TMJ disorder is a condition affecting the temporomandibular joint, the place on each side of your head where your lower jaw connects to your skull. TMJ disorder can occur due to a variety of causes, but the good news is that it can be treated. The first step is identifying the condition and getting a formal diagnosis. Look for these 5 common signs and symptoms of TMJ disorder and contact your dentist if they persist.
- Pain in the Jaw. The most common sign of TMJ disorder is pain in the jaw in the area of the temporomandibular joint. The pain may occur on just one side or both sides of the head where your lower jaw connects to your skull. Put your fingers right in front of the opening of your ears and press down gently. Open and close your mouth a few times. If you feel pain or tenderness in this area, either just by applying pressure or when you move your jaw, you may have TMJ disorder.
- Restricted Movement of the Jaw. TMJ disorder can make it difficult to open and close your mouth. You may find that you can’t open your mouth as wide as usual. You may also find that your teeth don’t meet together when you bite down, meaning the jaw could be out of alignment. In severe cases the jaw can lock shut completely so that you can’t open your mouth at all.
- Pain or clicking sound when chewing. Another sign of TMJ disorder is pain in one or both joints when you chew. You may also notice a clicking or popping sound when you open and close your mouth, which may be caused by bone grinding against bone or ligaments slipping over bone in the joint. There is a disk in the temporomandibular joint that provides cushion between the bones, and it can slip out of place, which is one possible cause of the clicking or popping sound.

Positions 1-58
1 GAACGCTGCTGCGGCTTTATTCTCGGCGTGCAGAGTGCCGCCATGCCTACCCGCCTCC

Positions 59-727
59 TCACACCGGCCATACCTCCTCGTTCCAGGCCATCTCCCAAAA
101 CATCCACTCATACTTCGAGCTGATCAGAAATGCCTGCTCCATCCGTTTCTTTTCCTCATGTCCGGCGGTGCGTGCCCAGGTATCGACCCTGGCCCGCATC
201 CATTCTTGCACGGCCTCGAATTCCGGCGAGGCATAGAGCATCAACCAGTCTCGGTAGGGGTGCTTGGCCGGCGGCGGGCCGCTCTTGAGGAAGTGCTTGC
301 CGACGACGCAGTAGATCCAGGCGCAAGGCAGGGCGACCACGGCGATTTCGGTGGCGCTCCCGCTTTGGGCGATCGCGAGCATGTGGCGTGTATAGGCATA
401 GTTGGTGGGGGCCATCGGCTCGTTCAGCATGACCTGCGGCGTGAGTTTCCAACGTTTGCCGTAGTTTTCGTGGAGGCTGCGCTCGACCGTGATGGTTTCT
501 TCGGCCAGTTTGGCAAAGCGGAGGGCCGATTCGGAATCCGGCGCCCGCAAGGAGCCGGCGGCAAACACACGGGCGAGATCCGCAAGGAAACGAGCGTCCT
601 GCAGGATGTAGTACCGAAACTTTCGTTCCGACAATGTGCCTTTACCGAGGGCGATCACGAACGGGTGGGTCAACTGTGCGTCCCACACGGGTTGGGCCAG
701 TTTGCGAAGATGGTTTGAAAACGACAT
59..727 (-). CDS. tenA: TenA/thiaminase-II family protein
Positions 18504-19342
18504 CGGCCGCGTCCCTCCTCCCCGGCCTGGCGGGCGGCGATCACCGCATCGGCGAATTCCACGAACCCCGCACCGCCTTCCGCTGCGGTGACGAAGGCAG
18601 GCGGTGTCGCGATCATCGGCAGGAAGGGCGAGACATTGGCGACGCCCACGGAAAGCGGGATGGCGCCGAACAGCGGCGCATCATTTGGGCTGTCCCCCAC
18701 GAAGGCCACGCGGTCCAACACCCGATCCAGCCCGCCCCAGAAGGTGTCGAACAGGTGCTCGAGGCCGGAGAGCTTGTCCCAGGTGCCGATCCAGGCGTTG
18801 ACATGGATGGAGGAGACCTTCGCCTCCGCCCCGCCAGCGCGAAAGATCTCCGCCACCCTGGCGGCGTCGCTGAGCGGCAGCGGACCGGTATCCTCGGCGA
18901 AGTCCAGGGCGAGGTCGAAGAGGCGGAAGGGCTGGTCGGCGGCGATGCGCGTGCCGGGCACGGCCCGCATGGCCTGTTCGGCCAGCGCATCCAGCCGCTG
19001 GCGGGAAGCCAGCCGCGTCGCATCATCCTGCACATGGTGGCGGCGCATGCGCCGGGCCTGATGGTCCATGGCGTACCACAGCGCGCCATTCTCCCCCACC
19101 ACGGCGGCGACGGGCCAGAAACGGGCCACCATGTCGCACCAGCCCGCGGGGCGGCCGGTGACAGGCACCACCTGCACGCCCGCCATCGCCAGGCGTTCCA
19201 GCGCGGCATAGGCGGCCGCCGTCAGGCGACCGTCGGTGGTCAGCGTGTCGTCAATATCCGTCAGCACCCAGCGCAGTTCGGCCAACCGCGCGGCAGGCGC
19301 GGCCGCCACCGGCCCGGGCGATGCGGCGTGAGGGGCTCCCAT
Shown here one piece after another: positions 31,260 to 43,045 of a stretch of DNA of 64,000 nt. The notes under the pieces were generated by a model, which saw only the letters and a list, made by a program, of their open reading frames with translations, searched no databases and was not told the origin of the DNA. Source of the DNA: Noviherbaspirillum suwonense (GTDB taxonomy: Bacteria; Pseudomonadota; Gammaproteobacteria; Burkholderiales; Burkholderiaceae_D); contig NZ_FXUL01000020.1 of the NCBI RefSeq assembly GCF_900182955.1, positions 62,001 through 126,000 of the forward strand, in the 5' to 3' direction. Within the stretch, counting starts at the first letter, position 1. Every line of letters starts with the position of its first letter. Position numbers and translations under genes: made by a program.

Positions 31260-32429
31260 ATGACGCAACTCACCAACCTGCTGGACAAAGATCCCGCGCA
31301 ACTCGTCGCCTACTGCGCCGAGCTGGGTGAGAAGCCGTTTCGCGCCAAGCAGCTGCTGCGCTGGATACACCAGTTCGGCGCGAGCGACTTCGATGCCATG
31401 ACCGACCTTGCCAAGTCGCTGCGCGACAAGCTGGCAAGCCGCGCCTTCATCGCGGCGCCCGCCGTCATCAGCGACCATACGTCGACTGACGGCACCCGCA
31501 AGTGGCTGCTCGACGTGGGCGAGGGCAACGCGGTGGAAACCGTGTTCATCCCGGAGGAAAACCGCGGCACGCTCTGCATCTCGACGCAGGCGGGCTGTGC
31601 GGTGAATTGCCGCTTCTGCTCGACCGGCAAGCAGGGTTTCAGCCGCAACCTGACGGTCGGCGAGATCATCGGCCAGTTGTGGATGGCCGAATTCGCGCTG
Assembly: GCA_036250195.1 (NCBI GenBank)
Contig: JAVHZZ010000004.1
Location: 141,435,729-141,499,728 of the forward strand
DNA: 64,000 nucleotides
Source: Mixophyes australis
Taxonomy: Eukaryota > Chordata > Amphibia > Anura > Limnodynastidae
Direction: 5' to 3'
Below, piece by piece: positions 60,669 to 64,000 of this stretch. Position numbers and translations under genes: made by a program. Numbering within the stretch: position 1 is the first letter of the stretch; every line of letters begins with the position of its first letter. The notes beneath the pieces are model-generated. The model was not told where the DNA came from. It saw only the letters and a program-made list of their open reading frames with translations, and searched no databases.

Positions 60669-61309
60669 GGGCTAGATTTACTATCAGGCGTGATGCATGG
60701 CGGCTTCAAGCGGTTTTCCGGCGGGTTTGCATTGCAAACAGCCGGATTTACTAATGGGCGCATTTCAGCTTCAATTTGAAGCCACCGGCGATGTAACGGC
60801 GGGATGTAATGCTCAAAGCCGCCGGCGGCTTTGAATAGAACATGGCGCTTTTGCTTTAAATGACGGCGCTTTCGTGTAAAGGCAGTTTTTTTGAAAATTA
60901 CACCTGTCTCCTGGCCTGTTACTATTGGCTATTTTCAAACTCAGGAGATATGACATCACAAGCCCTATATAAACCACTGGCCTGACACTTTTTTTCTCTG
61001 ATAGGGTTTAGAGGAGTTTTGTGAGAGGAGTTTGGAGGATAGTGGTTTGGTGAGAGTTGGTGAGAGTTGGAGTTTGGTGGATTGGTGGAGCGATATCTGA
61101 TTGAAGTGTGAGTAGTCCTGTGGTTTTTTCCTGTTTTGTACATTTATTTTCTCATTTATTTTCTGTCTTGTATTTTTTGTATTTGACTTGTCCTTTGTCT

- Headaches. If you experience frequent headaches, especially in the morning and often in the temple region of the head, it may be due to TMJ disorder. Pain from the joint can spread to the facial muscles and neck muscles, resulting in headaches. This is especially true if teeth grinding is the cause of TMJ disorder.
- Ear pain. One unusual and often misdiagnosed symptom of TMJ disorder is ear pain. The temporomandibular joint is so close to the ear canal that the pain will often resonate in the ear, when the source of the pain is from the jaw. Patients with ear pain related to TMJ disorder will often think they have an ear infection.
Treatment for TMJ Disorder
There are a wide range of TMJ treatments:
- Home remedies. If you experience any of the above symptoms of TMJ disorder, the first thing to do is try some simple home remedies. Apply ice to the jaw and face, rest your jaw as much as possible, eat soft foods to avoid chewing, and take over the counter anti-inflammatory pain medication.
- Professional treatment. If your symptoms persist for more than a week after self treatment, contact your dentist. Professional treatment may include prescription strength anti-inflammatory pain medication, Botox injections, or stabilization splints.
- Surgery. As a last resort when all other treatment options have been unsuccessful, surgery may be required to treat TMJ disorder.
What Should I Do if I Think I Have TMJ Disorder?
If you have symptoms of TMJ disorder that persist after treating them at home, contact Manhattan Dental Spa. We specialize in treating conditions of the mouth, including the jaw, providing TMJ treatment options that get to the source of your pain and provide lasting relief.
Call 212-683-2530 or contact us today to learn more and schedule an appointment.